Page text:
Garages are usually built by or for homeowners as building accessories to their current home. Over the many eras of home building, many houses were built fairly basic with no particular architectural style. The same is true for garage plans and garages built. The plain designs were typical and blended well with houses. However, if you have a home of the Victorian era, for example, the available stock plans for garages were quite limited. You would have had to locate an architect or designer with knowledge of the style to create a design of compatible style. Things have changed. As this industry has grown some capable designers have developed sizeable collections of stock (ready-to-use) garage plans in many styles and sizes. While it is still true that the vast majority plans are still plain and simple you can search the internet with the terminology of architectural styles and find that they are available. In most cases, the cost of stock plans is a small fraction of professional design fees. Becoming familiar with styles and their features will make your search easier. Some styles are presented below:

The Craftsman-Style:

  • Broad overhanging eaves, with visible rafter points under small fascia
  • Broad gable overhangs with brackets supporting flying rafter/rake fascia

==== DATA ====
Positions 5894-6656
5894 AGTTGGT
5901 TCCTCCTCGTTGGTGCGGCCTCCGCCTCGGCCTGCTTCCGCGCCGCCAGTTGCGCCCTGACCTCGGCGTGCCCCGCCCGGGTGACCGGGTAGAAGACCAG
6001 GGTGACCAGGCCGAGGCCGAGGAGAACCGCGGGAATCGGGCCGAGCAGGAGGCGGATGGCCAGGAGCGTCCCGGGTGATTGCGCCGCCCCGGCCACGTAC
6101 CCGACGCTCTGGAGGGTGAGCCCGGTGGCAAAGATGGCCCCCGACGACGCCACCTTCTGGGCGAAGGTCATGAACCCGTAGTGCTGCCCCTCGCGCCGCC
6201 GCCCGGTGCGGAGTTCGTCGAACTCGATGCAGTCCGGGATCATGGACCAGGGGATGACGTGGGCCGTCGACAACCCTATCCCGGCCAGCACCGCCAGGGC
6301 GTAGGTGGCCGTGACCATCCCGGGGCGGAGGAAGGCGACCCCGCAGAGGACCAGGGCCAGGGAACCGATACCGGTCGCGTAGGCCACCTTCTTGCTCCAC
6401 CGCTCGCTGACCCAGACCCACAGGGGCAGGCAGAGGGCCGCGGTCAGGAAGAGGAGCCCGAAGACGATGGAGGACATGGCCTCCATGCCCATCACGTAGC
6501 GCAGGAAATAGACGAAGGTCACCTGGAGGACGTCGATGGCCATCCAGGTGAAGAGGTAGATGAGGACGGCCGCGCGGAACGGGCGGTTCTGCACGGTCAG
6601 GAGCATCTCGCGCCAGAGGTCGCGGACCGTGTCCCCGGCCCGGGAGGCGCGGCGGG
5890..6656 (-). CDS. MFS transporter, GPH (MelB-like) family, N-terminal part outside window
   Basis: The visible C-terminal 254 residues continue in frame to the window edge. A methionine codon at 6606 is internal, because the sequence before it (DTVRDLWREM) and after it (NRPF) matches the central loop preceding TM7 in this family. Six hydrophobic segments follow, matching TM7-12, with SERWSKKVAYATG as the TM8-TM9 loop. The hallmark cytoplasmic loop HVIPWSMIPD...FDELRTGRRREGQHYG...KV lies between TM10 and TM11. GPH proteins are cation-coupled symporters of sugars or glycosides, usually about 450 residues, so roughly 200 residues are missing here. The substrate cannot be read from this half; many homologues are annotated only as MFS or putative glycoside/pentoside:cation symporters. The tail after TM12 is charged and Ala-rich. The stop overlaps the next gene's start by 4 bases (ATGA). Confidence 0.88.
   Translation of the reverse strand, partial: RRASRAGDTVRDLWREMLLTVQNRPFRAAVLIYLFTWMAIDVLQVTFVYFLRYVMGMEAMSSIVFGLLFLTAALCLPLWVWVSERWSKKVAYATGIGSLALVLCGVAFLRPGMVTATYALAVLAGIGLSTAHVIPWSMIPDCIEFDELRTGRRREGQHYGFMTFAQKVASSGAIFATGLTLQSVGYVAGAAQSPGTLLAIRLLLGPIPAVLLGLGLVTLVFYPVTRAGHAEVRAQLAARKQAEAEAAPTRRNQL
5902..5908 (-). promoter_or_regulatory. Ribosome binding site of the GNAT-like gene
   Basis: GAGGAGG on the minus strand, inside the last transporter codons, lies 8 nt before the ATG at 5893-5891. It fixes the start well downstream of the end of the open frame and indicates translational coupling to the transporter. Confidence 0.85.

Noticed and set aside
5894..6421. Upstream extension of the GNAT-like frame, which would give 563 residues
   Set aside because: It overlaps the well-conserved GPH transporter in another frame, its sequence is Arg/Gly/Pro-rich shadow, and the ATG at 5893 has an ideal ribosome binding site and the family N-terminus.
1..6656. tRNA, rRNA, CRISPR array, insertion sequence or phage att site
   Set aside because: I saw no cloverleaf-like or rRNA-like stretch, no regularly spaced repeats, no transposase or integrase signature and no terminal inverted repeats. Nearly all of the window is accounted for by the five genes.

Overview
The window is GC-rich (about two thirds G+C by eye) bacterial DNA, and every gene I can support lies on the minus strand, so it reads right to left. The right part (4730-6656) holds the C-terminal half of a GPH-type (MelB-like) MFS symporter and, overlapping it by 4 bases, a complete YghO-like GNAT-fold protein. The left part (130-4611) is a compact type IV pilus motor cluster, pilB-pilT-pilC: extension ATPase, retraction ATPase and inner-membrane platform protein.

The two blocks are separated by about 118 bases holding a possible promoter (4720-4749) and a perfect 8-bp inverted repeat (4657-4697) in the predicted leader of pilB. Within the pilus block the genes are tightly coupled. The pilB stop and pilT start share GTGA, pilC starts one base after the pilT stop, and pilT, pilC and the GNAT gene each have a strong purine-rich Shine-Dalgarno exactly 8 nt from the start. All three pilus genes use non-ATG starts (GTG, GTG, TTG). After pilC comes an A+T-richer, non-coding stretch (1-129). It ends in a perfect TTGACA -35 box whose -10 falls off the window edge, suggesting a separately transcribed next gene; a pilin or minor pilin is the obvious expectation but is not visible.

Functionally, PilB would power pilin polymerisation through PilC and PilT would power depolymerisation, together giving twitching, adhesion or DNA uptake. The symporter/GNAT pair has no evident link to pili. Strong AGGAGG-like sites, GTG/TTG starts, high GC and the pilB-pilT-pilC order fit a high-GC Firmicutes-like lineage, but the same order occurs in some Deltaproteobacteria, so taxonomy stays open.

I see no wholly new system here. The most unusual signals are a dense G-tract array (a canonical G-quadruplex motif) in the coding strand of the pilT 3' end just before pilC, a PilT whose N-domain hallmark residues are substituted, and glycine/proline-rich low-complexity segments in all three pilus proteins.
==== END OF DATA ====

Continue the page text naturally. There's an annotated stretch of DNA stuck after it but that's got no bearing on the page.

• Horizontal lapped to clapboard type siding
  • Often with upper-gable (also called ‘pediment’) featuring shingle or shake siding
  • Usually 2 or more colors in vintage scheme
  • Gridded (also called ‘muntins”) windows
  • Roof dormers
  • Garage doors of the Carriage House style
  • Doors and windows of Arts and Crafts or Mission styles

In California in its early growth era, the abundance of wood available gave craftsman an opportunity to express their woodworking abilities and it became a whole new thing. The style was known as ‘Arts and Crafts” impacting the furniture and decorating industry and the emerging style of those small bungalow type homes became the ‘Craftsman Style’. Being a successful fashion of its time the Craftsman style became the trend in most major cities’ suburbs. In those times the suburbs were linked to the city by street cars. As the automobile became popular the later Craftsman style house often featured a small 1 car garage – built to match the house. Those garages were usually quite small compared to contemporary needs. In the 1980s there was a resurgence of the style and it led to rather ‘watered-down’ Craftsman-like styles – not so true to form by stylistic details and features. And that goes on today.